For background on the artist and works, see below.
About the Artist
One of the major figures in New Zealand modernist art, Don Peebles was a pioneer of abstract art in this country and throughout a career that spanned over 60 years to his death in 2010, he remained a significant influence on his own and subsequent generations of New Zealand artists.
He constantly reinvented himself, bringing a freshness of ideas and form to each artwork. His work was often pared back to a deceptive simplicity, as he juxtaposed texture, harmonised colour and composition to the ultimate point of balance. Nothing in his relief constructions was random. While his work tended towards minimalism, it was only to the point where a sublime tension existed between the elements in the work – a true ‘harmony of opposites’.
His ideas often started somewhere in the landscape; it might be the colour of clay, or it might be a man-made structure creating an interesting effect – suggesting outlines which translated to an energy within a painting. But his paintings were not intended as interpretations of the landscape; these were just starting points, sparks of inspiration. His paintings explored the tension of balance, opposites and simply painting itself.
They are not easy works to describe, because they are not figurative or representational. The viewer has to spend a little time and find their own response – as the artist himself said, the question is not ‘what does it mean?’ but like listening to fine music, ‘how does it make you feel?’
Don Peebles returned to painting on stretched canvas for the first time in 30 years, in the smaller works exhibited in Images at The Diversion Gallery in April-May 2006.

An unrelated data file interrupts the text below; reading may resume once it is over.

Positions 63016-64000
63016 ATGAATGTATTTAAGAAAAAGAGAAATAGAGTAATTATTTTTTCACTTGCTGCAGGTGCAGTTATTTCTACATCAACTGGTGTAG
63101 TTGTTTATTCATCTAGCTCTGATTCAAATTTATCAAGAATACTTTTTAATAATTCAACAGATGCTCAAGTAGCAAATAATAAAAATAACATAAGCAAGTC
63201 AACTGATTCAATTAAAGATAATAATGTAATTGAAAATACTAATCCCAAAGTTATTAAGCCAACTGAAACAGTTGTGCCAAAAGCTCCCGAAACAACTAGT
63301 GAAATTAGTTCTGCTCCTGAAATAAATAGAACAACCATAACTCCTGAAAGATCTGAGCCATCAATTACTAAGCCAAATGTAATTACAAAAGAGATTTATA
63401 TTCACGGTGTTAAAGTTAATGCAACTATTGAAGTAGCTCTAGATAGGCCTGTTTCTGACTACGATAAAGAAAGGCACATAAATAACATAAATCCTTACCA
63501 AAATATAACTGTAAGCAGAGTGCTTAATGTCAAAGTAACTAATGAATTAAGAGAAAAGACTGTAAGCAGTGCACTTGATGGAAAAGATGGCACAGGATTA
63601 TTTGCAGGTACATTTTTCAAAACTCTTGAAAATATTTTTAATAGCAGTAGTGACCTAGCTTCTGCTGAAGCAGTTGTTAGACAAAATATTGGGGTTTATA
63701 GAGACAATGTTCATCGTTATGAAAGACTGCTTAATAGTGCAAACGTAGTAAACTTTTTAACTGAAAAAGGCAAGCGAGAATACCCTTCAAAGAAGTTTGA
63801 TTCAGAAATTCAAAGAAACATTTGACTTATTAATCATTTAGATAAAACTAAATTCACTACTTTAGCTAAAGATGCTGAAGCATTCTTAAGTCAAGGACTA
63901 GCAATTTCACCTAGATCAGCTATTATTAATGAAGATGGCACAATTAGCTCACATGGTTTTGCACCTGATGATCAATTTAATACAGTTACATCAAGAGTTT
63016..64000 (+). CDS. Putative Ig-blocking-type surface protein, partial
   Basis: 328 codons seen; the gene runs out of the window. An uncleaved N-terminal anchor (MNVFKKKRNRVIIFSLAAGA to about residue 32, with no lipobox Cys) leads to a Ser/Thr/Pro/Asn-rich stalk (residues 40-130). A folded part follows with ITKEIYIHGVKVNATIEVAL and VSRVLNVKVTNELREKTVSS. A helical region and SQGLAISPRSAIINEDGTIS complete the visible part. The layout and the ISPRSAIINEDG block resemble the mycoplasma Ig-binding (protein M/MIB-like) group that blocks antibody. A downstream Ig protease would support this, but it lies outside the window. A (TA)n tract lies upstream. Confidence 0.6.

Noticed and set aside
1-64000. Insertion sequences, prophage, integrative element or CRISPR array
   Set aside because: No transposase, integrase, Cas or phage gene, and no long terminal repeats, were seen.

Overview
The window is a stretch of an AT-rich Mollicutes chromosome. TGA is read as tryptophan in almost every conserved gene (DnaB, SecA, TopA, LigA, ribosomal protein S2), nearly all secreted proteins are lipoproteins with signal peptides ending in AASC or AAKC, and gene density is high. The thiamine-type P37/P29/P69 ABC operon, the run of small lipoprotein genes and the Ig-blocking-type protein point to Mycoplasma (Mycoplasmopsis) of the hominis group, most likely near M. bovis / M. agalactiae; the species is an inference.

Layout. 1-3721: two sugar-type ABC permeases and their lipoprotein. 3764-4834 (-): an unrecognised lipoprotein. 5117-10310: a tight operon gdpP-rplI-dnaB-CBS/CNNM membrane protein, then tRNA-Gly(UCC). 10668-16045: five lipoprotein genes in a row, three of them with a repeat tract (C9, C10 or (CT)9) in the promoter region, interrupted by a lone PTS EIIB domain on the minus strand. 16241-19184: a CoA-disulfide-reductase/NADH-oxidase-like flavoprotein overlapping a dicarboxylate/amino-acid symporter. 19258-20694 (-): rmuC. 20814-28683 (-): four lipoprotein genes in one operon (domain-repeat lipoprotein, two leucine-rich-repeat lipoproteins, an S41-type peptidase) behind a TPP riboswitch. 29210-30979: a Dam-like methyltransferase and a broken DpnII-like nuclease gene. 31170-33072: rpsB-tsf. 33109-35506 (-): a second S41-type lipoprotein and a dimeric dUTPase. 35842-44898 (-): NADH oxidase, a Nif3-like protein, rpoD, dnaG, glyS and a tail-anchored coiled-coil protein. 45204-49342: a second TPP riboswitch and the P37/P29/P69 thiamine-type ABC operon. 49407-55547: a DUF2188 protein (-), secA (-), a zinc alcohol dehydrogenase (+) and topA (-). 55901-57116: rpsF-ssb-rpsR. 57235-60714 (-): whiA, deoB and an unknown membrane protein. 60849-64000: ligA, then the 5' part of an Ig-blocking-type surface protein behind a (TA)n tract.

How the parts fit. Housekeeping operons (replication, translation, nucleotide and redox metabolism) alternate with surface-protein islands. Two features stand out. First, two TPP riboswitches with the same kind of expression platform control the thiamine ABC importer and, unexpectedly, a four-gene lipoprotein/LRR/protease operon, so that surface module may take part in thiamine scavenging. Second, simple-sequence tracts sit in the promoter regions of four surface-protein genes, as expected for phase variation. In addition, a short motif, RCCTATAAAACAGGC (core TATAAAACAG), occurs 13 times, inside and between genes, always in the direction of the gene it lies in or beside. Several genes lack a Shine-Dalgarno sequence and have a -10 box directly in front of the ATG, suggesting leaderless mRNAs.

However, he continued to explore both painterly unstretched hangings, and constructionism – with a beautiful painterly element balanced against a minimalist background, such as the subtle and sophisticated Metro. The projecting wooden edges of these works are part of the painting – to work with and against the central elements. A Peebles trademark was the small detail or spot of colour, which often appeared to ‘escape’ the formal composition.
Peebles’ work is a must in any serious collection of abstract New Zealand art. His work is held in major public and private collections around New Zealand and is an essential ingredient in key surveys of contemporary, modernist or abstract NZ art – yet he remained among the more affordable of NZ’s senior artists.
More About the Artist
Born in Taneatua, Bay of Plenty, in 1922, Don Peebles studied fine art in Florence, Italy at the end of WWII; Wellington and Sydney; and was strongly influenced by the constructivism of Victor Pasmore while working in London in the early 1960s.
Don Peebles greatly influenced generations of NZ artists as a highly respected senior lecturer and Reader in Painting at the Canterbury University School of Fine Arts, while continuing his own art practice and quest for the ultimate point of balance in abstraction. He retired from teaching in 1986 to paint full-time, and continued to exhibit regularly throughout New Zealand.
Peebles was the subject of a major and acclaimed retrospective exhibition The Harmony of Opposites, which toured in the 1990s. Peebles has written extensively on the arts, and is himself widely reviewed in leading books on New Zealand contemporary art.
Don Peebles has received several prestigious awards and fellowships, and in 1999 was appointed an Officer of the New Zealand Order of Merit for services to the visual arts. The University of Canterbury conferred an Honorary Doctorate on this distinguished artist in 2003.
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